Synopsis: Screening and the Coulomb interaction

How screening affects the Coulomb interaction has long been considered a solved problem, but an analysis indicates there is an error in the widely used analytical approach.
Synopsis figure
Illustration: Alan Stonebraker

In the 1960s and 1970s, several papers (see for example Refs. [1–4]) reported the solution to the problem of Coulomb scattering. Starting with a screened Coulomb potential, one could obtain the corresponding screened Coulomb “t matrix.” In the limit of an infinite screening radius, it was stated that the on-shell t matrix, which accounts for observable effects, approaches the physical one except for an infinitely oscillating phase factor that is known analytically. Removing this factor—a process called renormalization—it is possible to obtain the physical Coulomb result from the screened Coulomb potential approximation.

This standard renormalization method for determining the physical t matrix from a screened on-shell t matrix has enjoyed widespread use. However, according to a paper appearing in Physical Review C by Walter Glöckle and Jacek Golak at the Ruhr-Universität Bochum in Germany and Roman Skibiński and Henryk Witała at Jagiellonian University in Kraków, Poland, the accepted renormalization factor is incomplete. The standard analytic renormalization factor, which is generally believed to be valid for any type of screening and is used widely in the literature, is seemingly missing a term that is singular at forward and backward scattering angles.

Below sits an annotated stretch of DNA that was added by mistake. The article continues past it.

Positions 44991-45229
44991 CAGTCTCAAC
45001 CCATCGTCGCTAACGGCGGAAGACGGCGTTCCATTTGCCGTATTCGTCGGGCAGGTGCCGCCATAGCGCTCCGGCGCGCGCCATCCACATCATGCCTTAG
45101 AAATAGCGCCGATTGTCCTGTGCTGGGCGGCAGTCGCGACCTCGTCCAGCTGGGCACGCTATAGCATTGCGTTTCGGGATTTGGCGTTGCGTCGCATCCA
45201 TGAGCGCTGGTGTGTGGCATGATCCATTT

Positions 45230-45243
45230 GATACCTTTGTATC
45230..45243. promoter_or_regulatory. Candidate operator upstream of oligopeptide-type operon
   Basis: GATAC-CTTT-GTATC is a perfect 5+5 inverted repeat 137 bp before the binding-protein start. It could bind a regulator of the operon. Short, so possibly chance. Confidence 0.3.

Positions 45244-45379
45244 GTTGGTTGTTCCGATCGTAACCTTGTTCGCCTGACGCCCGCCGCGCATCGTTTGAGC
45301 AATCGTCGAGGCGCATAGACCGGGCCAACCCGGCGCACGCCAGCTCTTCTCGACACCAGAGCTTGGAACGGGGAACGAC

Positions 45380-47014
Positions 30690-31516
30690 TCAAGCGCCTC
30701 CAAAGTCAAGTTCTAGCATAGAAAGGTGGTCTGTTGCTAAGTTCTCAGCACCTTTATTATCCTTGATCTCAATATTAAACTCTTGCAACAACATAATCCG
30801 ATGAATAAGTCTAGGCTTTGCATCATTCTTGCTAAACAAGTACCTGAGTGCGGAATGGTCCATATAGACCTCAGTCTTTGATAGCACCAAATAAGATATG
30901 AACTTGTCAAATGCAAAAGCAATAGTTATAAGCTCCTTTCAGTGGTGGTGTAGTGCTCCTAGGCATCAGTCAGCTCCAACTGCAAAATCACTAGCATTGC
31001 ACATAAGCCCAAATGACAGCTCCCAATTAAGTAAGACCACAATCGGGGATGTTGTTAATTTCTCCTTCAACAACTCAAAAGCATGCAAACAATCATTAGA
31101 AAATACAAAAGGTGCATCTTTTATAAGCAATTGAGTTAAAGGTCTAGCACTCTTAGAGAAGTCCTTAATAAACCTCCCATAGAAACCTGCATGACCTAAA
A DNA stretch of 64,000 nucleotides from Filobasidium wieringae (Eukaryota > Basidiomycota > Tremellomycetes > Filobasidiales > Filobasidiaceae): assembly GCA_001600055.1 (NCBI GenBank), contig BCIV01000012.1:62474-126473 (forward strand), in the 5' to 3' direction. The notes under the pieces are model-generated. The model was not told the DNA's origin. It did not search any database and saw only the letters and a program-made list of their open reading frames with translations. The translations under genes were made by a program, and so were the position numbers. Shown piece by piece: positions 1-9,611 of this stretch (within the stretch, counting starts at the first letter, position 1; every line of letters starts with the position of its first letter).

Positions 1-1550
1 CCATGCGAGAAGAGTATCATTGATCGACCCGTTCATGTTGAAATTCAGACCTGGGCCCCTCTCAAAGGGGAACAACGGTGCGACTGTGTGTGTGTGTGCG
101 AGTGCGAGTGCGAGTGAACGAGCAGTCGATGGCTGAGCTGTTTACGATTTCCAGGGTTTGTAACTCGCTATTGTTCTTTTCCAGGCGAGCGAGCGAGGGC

Glöckle et al. present numerical results to illustrate the error in the standard renormalization approach. The implications of their findings for prior numerical calculations could be significant. – Ben Gibson

[1] V. G. Gorshkov, Sov. Phys. JETP 13, 1037 (2962); 20, 234 (1965).

[2] W. F. Ford, Phys. Rev. 133, B1616 (1964); J. Math. Phys. 7, 626 (9166).

[3] J. R. Taylor, Nuovo Cimento B 23, 313 (1974).

[4] M. D. Semon and J. R. Taylor, Nuovo Cimento A 26, 48 (1975).


Announcements

More Announcements »

Subject Areas

Statistical Physics

Next Synopsis

Nonlinear Dynamics

Solitons in an ionic crystal

Read More »

Related Articles

Viewpoint: Maxwell’s Demon Meets Nonequilibrium Quantum Thermodynamics
Statistical Physics

Viewpoint: Maxwell’s Demon Meets Nonequilibrium Quantum Thermodynamics

A new implementation of a Maxwell’s demon can control entropy production in a quantum-mechanical system that is driven out of thermal equilibrium. Read More »

Viewpoint: Relaxons Heat Up Thermal Transport
Materials Science

Viewpoint: Relaxons Heat Up Thermal Transport

A recasting of the theory that underlies thermal transport in electrical insulators relies on new vibrational modes called relaxons. Read More »

Synopsis: Get the Hydrogen Out
Industrial Physics

Synopsis: Get the Hydrogen Out

Using clean helium made with a two-step purification process could prevent damaging blockages in cryostats. Read More »

More Articles